Religion and Child Custody

What control do courts have over a child’s religious upbringing?

Does a court have the authority to prohibit a father from taking his children to religious services contrary to their mother's faith?

No, concluded a Pennsylvania state court. The mother was a devout Jew, and the father a nonpracticing Catholic. Throughout ten years of marriage, the couple regularly attended Jewish religious services, and raised their three children in the Jewish faith.

The divorce decree prohibited the father from taking the children to any religious services that were not Jewish. The father challenged this order, since he wanted to reserve the right to take his children to Catholic services on occasion. The mother defended the order on the ground that allowing the father to take the children to non-Jewish religious services would confuse and damage the children.

She also pointed out that she was a devout adherent of the Jewish faith, while the father was a nonpracticing Catholic. A state appeals court ruled in favor of the father. It concluded that it was inappropriate for the trial court to prohibit the father from taking the children to Catholic services while he had custody of them.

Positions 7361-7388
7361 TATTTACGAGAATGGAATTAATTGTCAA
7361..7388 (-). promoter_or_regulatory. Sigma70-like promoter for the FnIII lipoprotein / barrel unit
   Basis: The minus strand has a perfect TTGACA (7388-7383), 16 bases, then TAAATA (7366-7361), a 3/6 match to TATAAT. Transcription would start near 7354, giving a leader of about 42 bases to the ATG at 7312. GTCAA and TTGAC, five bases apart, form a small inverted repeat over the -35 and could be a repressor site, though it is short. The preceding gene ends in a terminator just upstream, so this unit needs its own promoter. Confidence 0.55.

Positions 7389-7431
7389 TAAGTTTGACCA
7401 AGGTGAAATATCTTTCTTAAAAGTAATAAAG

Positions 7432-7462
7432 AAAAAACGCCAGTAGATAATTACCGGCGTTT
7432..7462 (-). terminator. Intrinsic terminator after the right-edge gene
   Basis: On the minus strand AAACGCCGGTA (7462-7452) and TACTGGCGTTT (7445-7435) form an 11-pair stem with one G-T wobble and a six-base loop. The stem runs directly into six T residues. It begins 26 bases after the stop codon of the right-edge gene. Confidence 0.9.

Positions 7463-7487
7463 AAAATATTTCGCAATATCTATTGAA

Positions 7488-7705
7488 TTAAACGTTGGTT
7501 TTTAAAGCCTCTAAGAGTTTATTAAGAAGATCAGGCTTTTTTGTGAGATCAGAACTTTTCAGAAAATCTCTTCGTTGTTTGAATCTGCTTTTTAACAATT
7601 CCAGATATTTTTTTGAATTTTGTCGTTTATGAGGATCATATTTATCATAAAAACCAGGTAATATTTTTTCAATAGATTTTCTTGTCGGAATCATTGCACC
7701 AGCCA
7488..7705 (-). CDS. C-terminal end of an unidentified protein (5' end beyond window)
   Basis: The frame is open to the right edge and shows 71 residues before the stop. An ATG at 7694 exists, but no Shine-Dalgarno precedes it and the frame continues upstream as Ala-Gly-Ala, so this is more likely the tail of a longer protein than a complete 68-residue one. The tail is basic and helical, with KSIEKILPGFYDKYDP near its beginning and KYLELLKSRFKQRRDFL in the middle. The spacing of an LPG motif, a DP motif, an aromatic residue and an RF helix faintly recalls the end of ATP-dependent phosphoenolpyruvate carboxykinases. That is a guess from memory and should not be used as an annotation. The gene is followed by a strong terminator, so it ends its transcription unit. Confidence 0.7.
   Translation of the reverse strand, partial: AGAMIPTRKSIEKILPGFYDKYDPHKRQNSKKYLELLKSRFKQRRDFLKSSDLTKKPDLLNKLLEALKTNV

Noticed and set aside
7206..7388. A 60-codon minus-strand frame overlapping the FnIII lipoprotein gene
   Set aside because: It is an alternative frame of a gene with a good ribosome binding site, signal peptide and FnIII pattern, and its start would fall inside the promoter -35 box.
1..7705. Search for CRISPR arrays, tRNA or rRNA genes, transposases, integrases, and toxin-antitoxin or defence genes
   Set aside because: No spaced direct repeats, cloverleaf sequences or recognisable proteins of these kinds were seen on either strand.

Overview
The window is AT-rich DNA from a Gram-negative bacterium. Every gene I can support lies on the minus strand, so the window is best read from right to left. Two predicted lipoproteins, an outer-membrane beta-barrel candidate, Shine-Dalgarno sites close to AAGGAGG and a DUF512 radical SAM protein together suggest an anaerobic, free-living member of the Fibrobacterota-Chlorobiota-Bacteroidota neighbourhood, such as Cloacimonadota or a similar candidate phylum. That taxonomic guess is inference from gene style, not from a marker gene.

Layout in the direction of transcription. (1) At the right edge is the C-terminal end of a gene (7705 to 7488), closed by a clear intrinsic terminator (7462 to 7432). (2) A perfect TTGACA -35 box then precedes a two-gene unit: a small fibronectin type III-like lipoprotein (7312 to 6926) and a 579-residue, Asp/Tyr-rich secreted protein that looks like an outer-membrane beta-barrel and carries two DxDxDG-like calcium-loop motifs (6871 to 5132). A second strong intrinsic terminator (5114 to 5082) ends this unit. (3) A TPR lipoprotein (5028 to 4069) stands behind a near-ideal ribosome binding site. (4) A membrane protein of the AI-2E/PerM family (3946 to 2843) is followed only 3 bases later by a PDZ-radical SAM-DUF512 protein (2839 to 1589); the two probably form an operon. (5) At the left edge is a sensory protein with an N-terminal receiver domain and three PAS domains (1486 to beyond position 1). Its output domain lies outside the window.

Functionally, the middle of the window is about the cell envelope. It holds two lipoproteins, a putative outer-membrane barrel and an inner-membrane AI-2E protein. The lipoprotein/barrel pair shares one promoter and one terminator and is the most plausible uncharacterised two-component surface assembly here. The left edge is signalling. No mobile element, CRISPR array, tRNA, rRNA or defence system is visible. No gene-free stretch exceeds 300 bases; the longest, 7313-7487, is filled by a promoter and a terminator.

The court observed that

"the vast majority of courts … have concluded that each parent must be free to provide religious exposure and instruction, as that parent sees fit, during any and all periods of legal custody or visitation without restriction, unless the challenged beliefs or conduct of the parent are demonstrated to present a substantial threat of present or future, physical or emotional harm to the child in the absence of the proposed restrictions."

The court adopted this view as the law of Pennsylvania. The court stressed that a "substantial threat of harm" did not include "the speculative possibility of mere disquietude, disorientation, or confusion arising from exposure to contradictory religions." It also concluded that a court could not take into account the "devoutness" of the respective parents in making a decision regarding religious upbringing.

The court lamented that modern child custody cases "are far more difficult than the one which taxed King Solomon's great wisdom. King Solomon was faced with the difficult task of determining the child's true mother from the false claimant. Modern courts, on the other hand, are faced with a more agonizing choice between two claimants whose assertions of parentage are both unquestionably true." Zummo v. Zummo, 574 A.2d 1130 (Pa. Super. 1990).

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